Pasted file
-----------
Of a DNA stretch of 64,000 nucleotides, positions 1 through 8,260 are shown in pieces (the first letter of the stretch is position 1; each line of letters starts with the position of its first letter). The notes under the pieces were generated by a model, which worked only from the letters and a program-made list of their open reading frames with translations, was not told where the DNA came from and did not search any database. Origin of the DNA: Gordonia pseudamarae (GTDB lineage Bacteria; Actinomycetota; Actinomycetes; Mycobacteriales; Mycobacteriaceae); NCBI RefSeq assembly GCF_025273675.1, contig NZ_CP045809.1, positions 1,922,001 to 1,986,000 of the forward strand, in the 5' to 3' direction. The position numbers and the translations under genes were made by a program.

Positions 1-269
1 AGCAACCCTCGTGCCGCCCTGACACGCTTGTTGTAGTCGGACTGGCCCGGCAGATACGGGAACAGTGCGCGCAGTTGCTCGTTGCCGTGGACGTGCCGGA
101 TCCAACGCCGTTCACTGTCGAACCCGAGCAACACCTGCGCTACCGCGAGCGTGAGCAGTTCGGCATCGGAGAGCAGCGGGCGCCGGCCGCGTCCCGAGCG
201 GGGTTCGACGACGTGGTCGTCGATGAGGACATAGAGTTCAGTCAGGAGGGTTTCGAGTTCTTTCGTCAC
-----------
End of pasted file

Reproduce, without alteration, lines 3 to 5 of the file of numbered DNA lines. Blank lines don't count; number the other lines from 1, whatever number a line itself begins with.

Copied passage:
1 AGCAACCCTCGTGCCGCCCTGACACGCTTGTTGTAGTCGGACTGGCCCGGCAGATACGGGAACAGTGCGCGCAGTTGCTCGTTGCCGTGGACGTGCCGGA
101 TCCAACGCCGTTCACTGTCGAACCCGAGCAACACCTGCGCTACCGCGAGCGTGAGCAGTTCGGCATCGGAGAGCAGCGGGCGCCGGCCGCGTCCCGAGCG
201 GGGTTCGACGACGTGGTCGTCGATGAGGACATAGAGTTCAGTCAGGAGGGTTTCGAGTTCTTTCGTCAC